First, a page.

Ash cloud from an Icelandic volcano has already grounded hundreds of planes in the UK, giving UAE travellers looking forward to summer holidays an anxious wait.
More travel disruptions likely as ash cloud moves
DUBAI // As a volcanic ash cloud began to spread over European airspace yesterday, UAE residents looking forward to their summer holidays were left with an anxious wait - and a feeling of déjà vu.
In April last year, travel chaos hit thousands as the eruption of the Icelandic volcano Eyjafjallajökull grounded flights across Europe. Many travellers were forced to sleep at airports after their connecting flights were cancelled, while airlines lost millions of dollars to compensation payouts.
Now, little more than a year on, the eruption of another Icelandic volcano - Grimsvotn - is prompting fears that travellers could be about to go through it all again.
Ominously, yesterday's Emirates flight from Dubai to Glasgow Airport was forced to divert to Manchester Airport, while hundreds of other flights were grounded as the ash reached the UK and Ireland. More than 200 flights were cancelled to and from Glasgow Airport, and airports in Aberdeen and Edinburgh experienced similar problems.
"We're experiencing major disruptions to flights," said a Glasgow Airport spokeswoman. "At this point, Scotland and Northern England have been covered by volcanic ash. We'll have to continue to monitor the situation and wait."
Several airlines, including British Airways, Loganair, BMI and easyJet, cancelled flights to and from Scotland yesterday. The ash cloud also affected air travel in Norway and Denmark.
Volcanic ash can damage aircraft machinery and cause serious deterioration in the plane's engine. It can also diminish visibility and damage aircraft surfaces and windscreens.
Aberdeen Airport resumed operations after the UK Civil Aviation Authority (CAA) deemed the airspace safe. The ash was expected to clear over Glasgow and Edinburgh airports by this morning.
An Emirates spokesman said the Dubai flight was diverted to ensure the safety of the passengers and crew. "Emirates provided ground transportation to ensure the passengers reached Glasgow Airport from Manchester Airport," the spokesman said. "Emirates apologises for the inconvenience caused to its passengers, but the safety of all of Emirates' passengers, crew and aircraft is paramount."
Ground transport will also be provided from Scotland to Manchester for return flights to Dubai.
Emirates' flight EK036 from Newcastle to Dubai was also grounded yesterday due to airspace restrictions in the north-eastern city. The airline said it transported passengers from Newcastle to Manchester Airport to travel on alternative Emirates flights to Dubai and beyond.
The spokesman said all other flights to the UK and Europe continued to operate on schedule. Connecting flights to northern cities in the UK were also cancelled by the Dutch airline KLM. The airline does not offer direct flights between the UAE and the UK, but connecting flights from Amsterdam to Aberdeen, Glasgow, Edinburgh and Newcastle were cancelled yesterday morning.
The company said it would try to prevent UAE passengers from becoming stranded in Amsterdam. "Passengers from Dubai to those cities will be warned about the cancellation of the connecting flights when they initially check in," a spokeswoman for the airline said.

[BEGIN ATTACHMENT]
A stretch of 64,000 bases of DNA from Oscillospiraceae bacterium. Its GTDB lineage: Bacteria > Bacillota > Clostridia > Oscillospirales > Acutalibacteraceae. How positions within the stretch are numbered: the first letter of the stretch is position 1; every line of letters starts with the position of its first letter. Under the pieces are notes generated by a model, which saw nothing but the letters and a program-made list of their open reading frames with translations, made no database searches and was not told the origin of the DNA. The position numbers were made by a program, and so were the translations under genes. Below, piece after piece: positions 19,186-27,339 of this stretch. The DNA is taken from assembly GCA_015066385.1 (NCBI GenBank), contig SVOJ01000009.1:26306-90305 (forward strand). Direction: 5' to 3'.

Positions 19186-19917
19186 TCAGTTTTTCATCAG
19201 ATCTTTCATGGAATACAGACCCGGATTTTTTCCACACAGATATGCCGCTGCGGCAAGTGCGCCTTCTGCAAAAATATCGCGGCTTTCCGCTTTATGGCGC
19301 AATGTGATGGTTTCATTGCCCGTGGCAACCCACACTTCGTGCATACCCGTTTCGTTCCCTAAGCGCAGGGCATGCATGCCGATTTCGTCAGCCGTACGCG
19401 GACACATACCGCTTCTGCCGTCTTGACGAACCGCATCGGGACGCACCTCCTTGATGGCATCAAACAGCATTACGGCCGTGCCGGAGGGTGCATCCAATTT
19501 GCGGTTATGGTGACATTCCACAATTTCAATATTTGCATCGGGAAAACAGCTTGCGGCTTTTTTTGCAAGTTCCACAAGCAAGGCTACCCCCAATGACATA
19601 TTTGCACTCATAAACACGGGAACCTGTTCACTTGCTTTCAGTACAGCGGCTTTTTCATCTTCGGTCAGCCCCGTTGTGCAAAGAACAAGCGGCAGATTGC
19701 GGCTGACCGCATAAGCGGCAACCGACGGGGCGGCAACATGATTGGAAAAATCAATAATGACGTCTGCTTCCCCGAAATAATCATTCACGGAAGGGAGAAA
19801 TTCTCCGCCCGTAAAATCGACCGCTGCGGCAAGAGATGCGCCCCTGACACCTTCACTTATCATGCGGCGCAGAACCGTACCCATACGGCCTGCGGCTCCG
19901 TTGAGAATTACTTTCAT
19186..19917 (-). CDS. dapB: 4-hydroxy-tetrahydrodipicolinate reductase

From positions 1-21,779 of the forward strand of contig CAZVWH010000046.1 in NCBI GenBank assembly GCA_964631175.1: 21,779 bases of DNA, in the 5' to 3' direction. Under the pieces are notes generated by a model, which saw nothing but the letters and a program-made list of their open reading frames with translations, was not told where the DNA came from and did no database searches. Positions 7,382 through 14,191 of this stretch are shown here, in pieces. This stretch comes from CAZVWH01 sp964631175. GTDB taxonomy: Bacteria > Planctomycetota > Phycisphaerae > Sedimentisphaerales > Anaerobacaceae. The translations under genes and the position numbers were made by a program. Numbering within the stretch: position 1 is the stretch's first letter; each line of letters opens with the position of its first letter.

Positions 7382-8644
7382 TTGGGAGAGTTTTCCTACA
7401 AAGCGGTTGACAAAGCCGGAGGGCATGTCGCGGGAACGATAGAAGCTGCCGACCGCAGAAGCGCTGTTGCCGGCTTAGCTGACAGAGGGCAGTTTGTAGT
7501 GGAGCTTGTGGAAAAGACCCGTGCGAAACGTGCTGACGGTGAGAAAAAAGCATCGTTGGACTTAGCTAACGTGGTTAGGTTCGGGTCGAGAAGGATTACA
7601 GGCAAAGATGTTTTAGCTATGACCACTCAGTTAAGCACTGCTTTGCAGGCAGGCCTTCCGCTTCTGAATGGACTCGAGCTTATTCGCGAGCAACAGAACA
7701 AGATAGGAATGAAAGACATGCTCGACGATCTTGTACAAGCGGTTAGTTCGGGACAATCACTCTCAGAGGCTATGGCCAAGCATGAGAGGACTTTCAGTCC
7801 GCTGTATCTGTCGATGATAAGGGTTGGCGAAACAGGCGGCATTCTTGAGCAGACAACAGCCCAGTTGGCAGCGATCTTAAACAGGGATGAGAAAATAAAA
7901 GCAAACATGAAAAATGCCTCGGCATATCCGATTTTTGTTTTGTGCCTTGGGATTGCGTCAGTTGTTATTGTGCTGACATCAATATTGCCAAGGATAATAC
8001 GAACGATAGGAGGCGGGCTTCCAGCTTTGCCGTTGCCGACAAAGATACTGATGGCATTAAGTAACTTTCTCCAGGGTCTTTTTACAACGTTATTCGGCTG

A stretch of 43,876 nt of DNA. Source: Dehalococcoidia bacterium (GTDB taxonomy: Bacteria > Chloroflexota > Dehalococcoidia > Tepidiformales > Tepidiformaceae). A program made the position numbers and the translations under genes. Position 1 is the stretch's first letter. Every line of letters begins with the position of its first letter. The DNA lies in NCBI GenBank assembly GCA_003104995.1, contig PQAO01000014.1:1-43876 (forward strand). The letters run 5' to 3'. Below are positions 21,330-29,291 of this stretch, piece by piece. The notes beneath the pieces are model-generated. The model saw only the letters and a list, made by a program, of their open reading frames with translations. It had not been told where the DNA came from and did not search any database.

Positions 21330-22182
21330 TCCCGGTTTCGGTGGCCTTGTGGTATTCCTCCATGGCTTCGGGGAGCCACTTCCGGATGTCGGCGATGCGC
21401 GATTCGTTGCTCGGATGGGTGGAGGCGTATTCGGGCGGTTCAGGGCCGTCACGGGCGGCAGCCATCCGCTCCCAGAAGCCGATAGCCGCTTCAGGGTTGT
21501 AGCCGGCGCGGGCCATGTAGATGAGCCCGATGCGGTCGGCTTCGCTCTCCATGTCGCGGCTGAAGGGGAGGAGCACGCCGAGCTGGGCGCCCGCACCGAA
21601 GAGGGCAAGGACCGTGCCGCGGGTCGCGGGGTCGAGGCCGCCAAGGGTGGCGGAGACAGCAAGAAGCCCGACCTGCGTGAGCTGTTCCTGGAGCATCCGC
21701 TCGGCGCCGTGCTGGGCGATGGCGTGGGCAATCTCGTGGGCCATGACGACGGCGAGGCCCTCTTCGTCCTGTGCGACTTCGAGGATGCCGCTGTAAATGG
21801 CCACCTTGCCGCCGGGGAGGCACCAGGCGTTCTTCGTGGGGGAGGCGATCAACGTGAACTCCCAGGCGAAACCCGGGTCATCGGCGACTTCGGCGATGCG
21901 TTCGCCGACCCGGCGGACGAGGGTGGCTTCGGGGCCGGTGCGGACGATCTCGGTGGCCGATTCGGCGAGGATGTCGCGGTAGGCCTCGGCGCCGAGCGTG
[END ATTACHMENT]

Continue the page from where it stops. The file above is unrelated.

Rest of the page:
British Airways and Virgin Atlantic said no flights from Dubai to London had been cancelled by yesterday afternoon. British Airways has so far only cancelled flights from London to Scotland.
"Our flights from the Middle East all fly in to London and are currently running normally," a spokesman for the company said.
A spokesman for Virgin Atlantic said no UAE flights were affected.
Iceland's airspace remained open yesterday, as the Icelandic Meteorological Office determined that the Grimsvotn eruption had abated. The ash plume had dropped to between three and five kilometres high yesterday from its peak of 20km after the eruption.
Among those whose travel plans were disrupted was the US president, Barack Obama, who cut short a trip to Ireland and flew to London a day early on Monday.
Despite the turmoil at airports, the European Union's transport commissioner said he did not expect the Grimsvotn ash cloud to result in the widespread closure of airspace, the Agence France-Presse news agency reported yesterday.
"We are still looking at a very challenging week for passengers and for the airlines," said Siim Kallas, the EU's transport chief.
"Although we are partly dependent on the weather and the pattern of ash dispersion, we do not at this stage anticipate the widespread airspace closures and the prolonged disruption we saw last year."
Cancellations have so far been determined by individual airlines, and the UK's Foreign and Commonwealth Office encouraged travellers to consult with providers before leaving for the airport.
The CAA said other parts of the UK and Ireland could be affected by the ash cloud later in the week.
The aviation authority introduced new measures after last year's volcanic ash crisis. Any UK airline now wishing to operate in areas of medium- or high-density ash need to put forward a safety case for approval by the CAA.
The safety case outlines measures to be taken to mitigate the risk of flying through ash. Many airlines already have such cases agreed for medium density ash. None has so far submitted a plan for flying in high density ash.
"We can't rule out disruption, but the new arrangements that have been put in place since last year's ash cloud mean the aviation sector is better prepared and will help to reduce any disruption in the event that volcanic ash affects UK airspace," said Andrew Haines, the chief executive of the CAA.
More delays are expected as the cloud continues to move. More than 500 flights are expected to be affected.